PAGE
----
MetaArXiv Preprints | Initial Evidence of Research Quality of Registered Reports Compared to the Traditional Publishing Model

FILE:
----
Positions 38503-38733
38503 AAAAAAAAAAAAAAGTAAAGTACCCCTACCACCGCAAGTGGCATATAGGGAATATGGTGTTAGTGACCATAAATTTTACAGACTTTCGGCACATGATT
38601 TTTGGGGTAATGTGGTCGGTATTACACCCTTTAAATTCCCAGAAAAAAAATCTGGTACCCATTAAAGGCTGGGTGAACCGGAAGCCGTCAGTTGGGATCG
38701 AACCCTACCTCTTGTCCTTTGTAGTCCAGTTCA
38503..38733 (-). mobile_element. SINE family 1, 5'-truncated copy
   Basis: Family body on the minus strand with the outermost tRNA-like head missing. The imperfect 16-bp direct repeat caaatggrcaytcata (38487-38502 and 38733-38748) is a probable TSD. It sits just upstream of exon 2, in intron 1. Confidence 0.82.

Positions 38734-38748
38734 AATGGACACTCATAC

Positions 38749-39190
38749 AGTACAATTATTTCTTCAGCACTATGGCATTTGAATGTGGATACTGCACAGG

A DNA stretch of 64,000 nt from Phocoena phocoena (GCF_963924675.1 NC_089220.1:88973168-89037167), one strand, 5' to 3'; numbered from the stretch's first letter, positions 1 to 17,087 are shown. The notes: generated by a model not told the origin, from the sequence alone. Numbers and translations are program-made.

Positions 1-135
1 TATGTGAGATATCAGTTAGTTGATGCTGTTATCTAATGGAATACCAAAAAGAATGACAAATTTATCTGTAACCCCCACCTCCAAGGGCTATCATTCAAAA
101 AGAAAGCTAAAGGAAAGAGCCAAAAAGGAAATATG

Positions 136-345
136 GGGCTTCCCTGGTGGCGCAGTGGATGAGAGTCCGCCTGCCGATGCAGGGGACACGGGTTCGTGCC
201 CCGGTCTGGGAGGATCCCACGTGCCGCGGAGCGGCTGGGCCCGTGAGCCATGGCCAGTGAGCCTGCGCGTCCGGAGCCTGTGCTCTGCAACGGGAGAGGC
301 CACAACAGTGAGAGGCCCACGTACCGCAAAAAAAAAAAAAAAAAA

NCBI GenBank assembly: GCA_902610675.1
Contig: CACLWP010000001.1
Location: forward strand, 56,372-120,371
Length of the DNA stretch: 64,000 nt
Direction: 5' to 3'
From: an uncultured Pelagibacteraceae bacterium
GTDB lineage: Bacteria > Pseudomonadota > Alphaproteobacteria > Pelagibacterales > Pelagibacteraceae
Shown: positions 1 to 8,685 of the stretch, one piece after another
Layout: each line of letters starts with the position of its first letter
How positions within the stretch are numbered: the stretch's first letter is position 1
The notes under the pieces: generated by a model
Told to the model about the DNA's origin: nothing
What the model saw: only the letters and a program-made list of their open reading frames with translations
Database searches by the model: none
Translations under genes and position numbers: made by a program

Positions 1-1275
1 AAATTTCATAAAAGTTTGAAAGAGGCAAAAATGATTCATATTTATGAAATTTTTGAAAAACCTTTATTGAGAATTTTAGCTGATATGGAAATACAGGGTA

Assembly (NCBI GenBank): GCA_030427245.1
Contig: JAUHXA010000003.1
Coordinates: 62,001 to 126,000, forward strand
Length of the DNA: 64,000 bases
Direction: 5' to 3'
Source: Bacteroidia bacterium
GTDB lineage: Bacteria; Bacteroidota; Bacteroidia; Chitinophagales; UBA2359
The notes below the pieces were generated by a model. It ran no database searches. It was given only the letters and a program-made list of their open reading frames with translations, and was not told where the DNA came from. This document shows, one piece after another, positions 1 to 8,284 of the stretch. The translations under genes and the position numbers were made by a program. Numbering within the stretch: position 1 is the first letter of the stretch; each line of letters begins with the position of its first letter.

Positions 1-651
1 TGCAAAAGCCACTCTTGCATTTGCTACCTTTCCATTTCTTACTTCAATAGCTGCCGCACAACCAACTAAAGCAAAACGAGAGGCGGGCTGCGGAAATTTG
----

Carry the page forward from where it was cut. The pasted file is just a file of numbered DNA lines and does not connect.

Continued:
In Registered Reports (RRs), initial peer review and in-principle acceptance occurs before knowing the research outcomes. This combats publication bias and distinguishes planned and unplanned research. How RRs could improve the credibility of research findings is straightforward, but there is little empirical evidence. Also, there could be unintended costs such as reducing novelty. 353 researchers peer reviewed a pair of papers from 29 published RRs from psychology and neuroscience and 57 non-RR comparison papers. RRs outperformed comparison papers on all 19 criteria (mean difference=0.46; Scale range -4 to +4) with effects ranging from little improvement in novelty (0.13, 95% credible interval [-0.24, 0.49]) and creativity (0.22, [-0.14, 0.58]) to larger improvements in rigor of methodology (0.99, [0.62, 1.35]) and analysis (0.97, [0.60, 1.34]) and overall paper quality (0.66, [0.30, 1.02]). RRs could improve research quality while reducing publication bias and ultimately improve the credibility of the published literature.